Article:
All my friends are abandoning their carriers for T-Mobile
I’ve been a T-Mobile customer since the company was known as VoiceStream Wireless. Back then coverage of its PCS network wasn’t that great. Big cities and highway corridors were fine, but as soon as I’d venture off the beaten path, my signal would drop to unacceptable levels. I tolerated that because I was covered 80-percent of the time, and the other 20-percent were when I really shouldn’t be using my cell phone anyway (vacations, family functions, etc.). Today that’s all changed. Coverage has improved significantly (though some areas have better saturation that others), data speeds are respectable (faster in some places than in others), but that’s not why my friends are abandoning their carriers and switching to T-Mobile. They’re switching because T-Mobile is obviously doing some things right. Very right.
VoiceStream was established in 1994 as a subsidiary of Western Wireless Corporation. In 1999, VoiceStream spun off from Western Wireless and picked up two regional GSM carriers, Omnipoint Communications, Inc. and Aerial Communications, Inc. in 2000.
In 2001, VoiceStream was purchased by Deutsche Telekom AG for US$35 Billion. The same year, Deutsche Telekom acquired Powertel, Inc. for $24 Billion. VoiceStream Wireless Inc. was renamed to T-Mobile USA, Inc. in July 2002. In 2008 T-Mobile bought up SunCom Wireless Holdings, Inc.
Despite all the multi-billion dollar acquisitions, T-Mobile was always the underdog. In a race between four carriers, T-Mobile was always in the lower half in the rankings. It was obvious that the company needed to do something to keep from losing customers to the competition.
In 2011 the company seemed ripe for the picking, but AT&T failed to consume its (much) smaller rival — and ended up paying a handsome sum and handing over valuable spectrum when the deal fell through.
T-Mobile continued to grow, merging with MetroPCS in 2013 and added more spectrum, financial resources, and an expanded LTE network. Later that year, T-Mobile bought wireless spectrum from U.S Cellular Corp. which allowed for the expansion of its 4G network across 29 additional markets.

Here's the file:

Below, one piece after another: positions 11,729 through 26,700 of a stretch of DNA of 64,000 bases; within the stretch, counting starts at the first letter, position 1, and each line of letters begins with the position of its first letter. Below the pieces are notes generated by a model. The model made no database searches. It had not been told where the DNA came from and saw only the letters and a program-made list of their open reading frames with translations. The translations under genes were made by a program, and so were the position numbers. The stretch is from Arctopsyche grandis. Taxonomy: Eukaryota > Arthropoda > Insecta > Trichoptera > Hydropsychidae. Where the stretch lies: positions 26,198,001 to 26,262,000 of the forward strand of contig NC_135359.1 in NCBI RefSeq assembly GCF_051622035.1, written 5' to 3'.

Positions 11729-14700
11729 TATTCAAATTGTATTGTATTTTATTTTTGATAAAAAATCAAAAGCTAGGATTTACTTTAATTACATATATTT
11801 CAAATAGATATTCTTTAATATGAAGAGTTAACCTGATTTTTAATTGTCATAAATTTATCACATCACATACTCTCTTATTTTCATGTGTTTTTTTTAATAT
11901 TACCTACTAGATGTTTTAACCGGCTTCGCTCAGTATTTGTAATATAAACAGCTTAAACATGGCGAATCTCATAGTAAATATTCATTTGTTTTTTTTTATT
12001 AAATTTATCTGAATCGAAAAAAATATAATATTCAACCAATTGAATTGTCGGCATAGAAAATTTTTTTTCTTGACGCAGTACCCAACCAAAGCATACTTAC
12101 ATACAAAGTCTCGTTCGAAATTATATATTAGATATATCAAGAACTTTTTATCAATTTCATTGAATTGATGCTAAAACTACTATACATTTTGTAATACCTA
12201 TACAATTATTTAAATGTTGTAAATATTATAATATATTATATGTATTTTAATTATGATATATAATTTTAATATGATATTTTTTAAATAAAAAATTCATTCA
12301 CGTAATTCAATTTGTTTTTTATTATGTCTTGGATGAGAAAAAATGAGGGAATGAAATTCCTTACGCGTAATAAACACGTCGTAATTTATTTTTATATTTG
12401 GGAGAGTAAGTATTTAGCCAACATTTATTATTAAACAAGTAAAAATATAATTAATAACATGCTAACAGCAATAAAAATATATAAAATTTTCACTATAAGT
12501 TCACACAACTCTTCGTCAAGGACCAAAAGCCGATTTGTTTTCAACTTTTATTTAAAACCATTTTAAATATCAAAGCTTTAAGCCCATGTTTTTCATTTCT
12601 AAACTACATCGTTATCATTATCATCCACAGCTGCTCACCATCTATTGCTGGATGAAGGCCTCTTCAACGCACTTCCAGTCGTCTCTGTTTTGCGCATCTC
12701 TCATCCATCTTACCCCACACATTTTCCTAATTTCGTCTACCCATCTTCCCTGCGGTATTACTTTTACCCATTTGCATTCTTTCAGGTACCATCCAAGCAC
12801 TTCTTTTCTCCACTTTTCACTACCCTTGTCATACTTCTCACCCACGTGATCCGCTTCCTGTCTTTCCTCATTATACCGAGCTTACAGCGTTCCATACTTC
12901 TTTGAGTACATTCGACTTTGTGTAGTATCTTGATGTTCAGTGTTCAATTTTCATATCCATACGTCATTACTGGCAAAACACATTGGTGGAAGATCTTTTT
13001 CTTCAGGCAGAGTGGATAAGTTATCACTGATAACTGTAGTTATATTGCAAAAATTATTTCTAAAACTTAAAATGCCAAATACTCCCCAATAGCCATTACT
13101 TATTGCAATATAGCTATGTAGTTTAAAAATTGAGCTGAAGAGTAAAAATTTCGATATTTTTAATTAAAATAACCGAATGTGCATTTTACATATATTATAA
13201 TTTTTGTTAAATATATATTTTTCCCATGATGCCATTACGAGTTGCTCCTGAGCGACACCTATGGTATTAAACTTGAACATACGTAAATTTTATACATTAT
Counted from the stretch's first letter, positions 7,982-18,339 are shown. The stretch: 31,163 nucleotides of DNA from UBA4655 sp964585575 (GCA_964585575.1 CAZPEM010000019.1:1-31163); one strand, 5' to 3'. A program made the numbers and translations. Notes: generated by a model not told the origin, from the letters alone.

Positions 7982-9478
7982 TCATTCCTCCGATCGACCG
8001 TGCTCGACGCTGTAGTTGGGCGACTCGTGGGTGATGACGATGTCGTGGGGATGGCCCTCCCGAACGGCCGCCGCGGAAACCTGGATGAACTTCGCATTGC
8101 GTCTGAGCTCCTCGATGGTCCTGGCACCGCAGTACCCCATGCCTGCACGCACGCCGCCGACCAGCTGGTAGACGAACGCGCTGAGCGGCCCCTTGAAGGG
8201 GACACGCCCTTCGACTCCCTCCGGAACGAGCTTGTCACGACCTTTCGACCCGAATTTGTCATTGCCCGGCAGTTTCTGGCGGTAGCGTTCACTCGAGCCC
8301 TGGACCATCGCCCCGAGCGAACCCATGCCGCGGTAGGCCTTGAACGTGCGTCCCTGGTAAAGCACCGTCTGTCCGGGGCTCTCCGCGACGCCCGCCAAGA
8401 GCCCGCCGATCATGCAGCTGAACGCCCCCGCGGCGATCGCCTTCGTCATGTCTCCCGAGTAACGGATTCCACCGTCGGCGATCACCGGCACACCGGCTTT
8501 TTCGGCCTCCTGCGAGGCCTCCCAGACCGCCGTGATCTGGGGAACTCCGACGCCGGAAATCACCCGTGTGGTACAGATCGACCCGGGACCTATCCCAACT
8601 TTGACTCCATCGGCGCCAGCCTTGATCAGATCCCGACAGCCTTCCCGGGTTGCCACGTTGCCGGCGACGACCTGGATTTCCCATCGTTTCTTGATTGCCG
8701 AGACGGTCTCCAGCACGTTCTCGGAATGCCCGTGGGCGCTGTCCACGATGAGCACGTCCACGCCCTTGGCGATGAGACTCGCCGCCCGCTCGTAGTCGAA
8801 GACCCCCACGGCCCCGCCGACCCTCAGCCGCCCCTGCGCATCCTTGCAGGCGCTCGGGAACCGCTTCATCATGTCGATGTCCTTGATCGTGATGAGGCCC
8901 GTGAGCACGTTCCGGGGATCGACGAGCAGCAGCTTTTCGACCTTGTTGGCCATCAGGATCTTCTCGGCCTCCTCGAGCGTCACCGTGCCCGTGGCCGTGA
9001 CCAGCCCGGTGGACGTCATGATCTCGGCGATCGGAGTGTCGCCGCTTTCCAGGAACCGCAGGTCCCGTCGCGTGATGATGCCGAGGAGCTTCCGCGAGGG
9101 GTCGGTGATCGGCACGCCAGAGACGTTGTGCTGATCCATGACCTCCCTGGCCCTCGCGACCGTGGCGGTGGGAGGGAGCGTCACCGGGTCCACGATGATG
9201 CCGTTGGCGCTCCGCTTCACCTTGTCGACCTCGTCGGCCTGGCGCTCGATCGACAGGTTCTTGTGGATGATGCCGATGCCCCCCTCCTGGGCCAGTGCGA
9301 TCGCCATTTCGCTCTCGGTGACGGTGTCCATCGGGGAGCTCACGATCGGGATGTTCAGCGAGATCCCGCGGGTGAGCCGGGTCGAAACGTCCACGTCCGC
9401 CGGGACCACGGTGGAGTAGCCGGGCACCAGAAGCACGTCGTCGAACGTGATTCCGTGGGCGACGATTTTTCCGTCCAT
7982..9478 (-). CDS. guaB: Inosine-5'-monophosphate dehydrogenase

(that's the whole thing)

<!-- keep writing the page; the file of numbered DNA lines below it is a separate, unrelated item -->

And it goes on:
In January 2014, T-Mobile entered into an agreement with Verizon Wireless to purchase some 700 MHz A-Block, AWS, and PCS spectrum licenses. This deal reportedly gave T-Mobile the ability to cover somewhere around 158 million people.
During the same time T-Mobile ratcheted up its marketing and changed the way it did business. T-Mobile re-branded itself as an “un-carrier”.
What’s an un-carrier?
“Carriers” have become synonymous with large corporations that tie people into lengthy contracts, pro-load bloatware on “their” devices, overcharge customers for “their” devices, limit features, lock “their devices”, and generally cost far too much. Pocketnow readers outside these United States continually comment that our system is insane (to use “work appropriate” adjectives). T-Mobile, perhaps because of the influence from its European owner, is changing all that.
With today’s T-Mobile, if you don’t want a contract you don’t have to. If you don’t want one of its smartphones you can bring your own. If you want to buy your phone from from T-Mobile, they’ll sell it to you for a down-payment and a monthly fee (if you cancel your account before you’ve paid off your phone, you’ll have to pay back the remainder of what you owe, which makes total sense).
Then T-Mobile cut prices and offered more data-friendly plans than its competition. Family plans were next, with additional lines for $10/month (after the first two). And as a final stab at the heart of the status quo, T-Mobile is even offering to pay your early termination fees (ETFs) to help you “escape” from your old-fashioned carrier.
Although a bit off-topic, T-Mobile is making the move away from being a “carrier” and getting into banking. Yup, you read that correctly. On January 22, 2014, T-Mobile announced that it will be offering a Visa card with banking features and a smartphone app to help you manage your money. There are also rumors that the company may be getting into the check-cashing business. You can’t get more “un-carrier” than that!
My friends are switching
Like you, I’ve got friends and family members that have their own plans and their own preferences. Some use iOS products, others like their Windows Phones, but most of my friends are on Android, just like me. To each their own, right?
Over the past several weeks I’ve noticed an influx of questions from all kinds of people, including friends and family that I haven’t talked to in years. All of them are asking me two things: should they switch to T-Mobile, and which new phone should they get.
It’s as if the decision has already been made in their minds, they’re just looking for a trusted opinion to confirm the decision they’ve already reached. Why? T-Mobile’s “un-carrier” plans almost seem too good to be true. They’re not, and I’m enjoying the benefits of T-Mobile’s new direction right now.
What about you?
If you’re in the USA, I want to hear from you! Who is your current carrier? How much are you paying per month? Why haven’t you made the switch to T-Mobile, or when did you make the switch? Not planning on switching? Why? Head down to the comments and let me know!